Wednesday, November 28, 2018

General Motors laying off our workers

General Motors laying off our workers.
Because GM has plants in many other countries!
At least five (5) other countries!

General Motors to lay off 15 percent of workers, 
shutter 5 plants in North America
Could it be possible that trump
 has his fingers in General Motors also?

GM Canada
GM in China
GM in Mexico 
GM in Japan

GM in Korea

Monday, July 16, 2018

If you wish to be a Coal-Miner, Please be a Coal-Miner

If you wish to be a Coal-Miner, Please be a Coal-Miner

Our God gave you and I 
‘Free Will’ 
many of our people have 
joined the service 
of this country to 
help keep it that way.

I would like your permission 
to discuss other options 
at your disposal also?

Are you, your family, neighbors, and towns, getting a little tired of store’s selling you ‘junk products’ 
from outside of your county?

Super stores like Wall*Mart also hire help.
"For minimum wages with little to no benefits"!
This country needs to be getting back to
‘Mom and Pop stores and restaurants
selling good product and food'!
We need to start caring for our workers again also.
Good wages with good benefits!

This country is buying sanative products like computers, circuit boards and chips 

from countries, countries like 

(China India, Russia, Indonesia, Brazil, Bulgaria, South Korea, Poland, Vietnam, Ukraine, Argentina, Spain, the U.S., Romania, Columbia, and Serbia, with Chile, France, Greece and even Great Britain).

Those other countries
 are using your computers, 
circuit boards 
'Spam you and me'!
Does this need to continue?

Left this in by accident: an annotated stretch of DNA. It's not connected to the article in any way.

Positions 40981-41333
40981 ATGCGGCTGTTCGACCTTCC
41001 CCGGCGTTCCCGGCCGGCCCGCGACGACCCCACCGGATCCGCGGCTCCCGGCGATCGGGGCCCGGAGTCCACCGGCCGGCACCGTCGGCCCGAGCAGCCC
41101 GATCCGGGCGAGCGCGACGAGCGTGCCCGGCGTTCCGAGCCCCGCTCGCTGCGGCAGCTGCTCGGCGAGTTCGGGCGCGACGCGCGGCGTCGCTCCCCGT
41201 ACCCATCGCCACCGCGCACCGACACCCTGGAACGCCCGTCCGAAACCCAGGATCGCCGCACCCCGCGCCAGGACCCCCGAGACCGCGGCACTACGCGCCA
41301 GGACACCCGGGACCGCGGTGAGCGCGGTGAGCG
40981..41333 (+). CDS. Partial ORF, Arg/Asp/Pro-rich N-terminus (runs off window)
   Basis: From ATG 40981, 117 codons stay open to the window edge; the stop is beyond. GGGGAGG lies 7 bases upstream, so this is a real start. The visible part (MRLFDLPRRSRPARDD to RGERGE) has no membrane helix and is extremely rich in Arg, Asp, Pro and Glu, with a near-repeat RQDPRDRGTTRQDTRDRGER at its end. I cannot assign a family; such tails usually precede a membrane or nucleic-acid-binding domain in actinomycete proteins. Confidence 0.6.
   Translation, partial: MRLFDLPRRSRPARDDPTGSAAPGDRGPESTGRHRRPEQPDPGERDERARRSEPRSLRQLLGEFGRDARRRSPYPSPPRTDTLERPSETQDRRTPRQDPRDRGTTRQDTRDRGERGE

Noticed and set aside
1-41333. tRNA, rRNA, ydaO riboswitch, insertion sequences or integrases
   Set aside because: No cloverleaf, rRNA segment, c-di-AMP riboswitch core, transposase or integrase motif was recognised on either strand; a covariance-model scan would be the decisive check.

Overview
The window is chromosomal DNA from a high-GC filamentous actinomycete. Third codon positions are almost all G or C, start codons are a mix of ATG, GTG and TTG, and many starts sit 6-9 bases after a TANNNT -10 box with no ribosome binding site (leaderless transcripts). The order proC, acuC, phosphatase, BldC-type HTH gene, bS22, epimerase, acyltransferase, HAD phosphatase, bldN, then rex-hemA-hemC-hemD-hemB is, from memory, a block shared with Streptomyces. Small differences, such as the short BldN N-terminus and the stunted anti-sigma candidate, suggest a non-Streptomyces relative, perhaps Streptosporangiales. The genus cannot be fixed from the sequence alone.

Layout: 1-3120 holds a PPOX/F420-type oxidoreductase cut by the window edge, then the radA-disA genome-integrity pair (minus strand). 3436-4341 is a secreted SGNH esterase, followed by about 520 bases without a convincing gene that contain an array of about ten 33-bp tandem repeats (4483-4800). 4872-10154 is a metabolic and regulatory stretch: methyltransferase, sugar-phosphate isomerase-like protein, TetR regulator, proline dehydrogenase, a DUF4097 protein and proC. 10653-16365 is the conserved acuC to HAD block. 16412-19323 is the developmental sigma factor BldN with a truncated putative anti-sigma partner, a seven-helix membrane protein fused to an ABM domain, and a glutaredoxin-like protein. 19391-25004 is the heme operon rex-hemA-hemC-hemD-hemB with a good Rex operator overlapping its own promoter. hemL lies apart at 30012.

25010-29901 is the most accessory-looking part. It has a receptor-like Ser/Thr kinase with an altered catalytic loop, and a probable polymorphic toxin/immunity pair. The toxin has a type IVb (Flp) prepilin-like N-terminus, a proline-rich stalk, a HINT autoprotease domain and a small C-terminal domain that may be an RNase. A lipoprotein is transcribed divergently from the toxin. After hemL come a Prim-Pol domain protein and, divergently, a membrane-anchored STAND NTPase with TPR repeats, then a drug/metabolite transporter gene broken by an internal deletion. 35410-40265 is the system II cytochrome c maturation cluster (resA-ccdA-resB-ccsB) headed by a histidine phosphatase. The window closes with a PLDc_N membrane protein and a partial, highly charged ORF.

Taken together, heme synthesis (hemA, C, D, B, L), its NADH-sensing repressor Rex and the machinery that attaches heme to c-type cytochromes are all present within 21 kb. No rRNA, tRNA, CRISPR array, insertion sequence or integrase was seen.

I think not!

Your country has billions of your tax dollars 
for the asking 
to spend solving this problem.

If your governor, state and federal congress 
do not know or what to help you 
spend this billions of your tax dollars on you, 
people wanting their job serving you 
do know how to help you 
spend your tax dollars 
on you!

In 2016, about 728 million short tons of 
coal was produced in 25 states.

Five states produced a total of about 509 million short tons, 
about 70% of total U.S. coal production. 
The five largest coal-producing states with production in million short tons 
 their share of total U.S. coal production in 2016:

Wyoming, West Virginia Pennsylvania Illinois Kentucky.

If you have questions 
Please Write?

Saturday, July 14, 2018

Nuclear Power Plants have a built-in self destruct time limit!

What year was yours built in?

Nuclear Power Plants 
have a built-in 
self destruct time limit! 

Mother Nature does not.

For more than those 48 years, people like ‘Yours truly’ 
have been trying to get this country, 
Energy that has a destruct year,
 billions of years past the day of ‘Our Lord’ 
while speaking, writing and begging you to listen?
Now the federal and state governments 
across the country 
the owners of those potential nuclear bombs 
want to wait until ‘Mother Nature’s Energy comes around?

Guess What?

She’s here!
Just to name a few of the many!
Power Plants

Lawmakers urge DEEP to consider Millstone ‘at risk’ of closure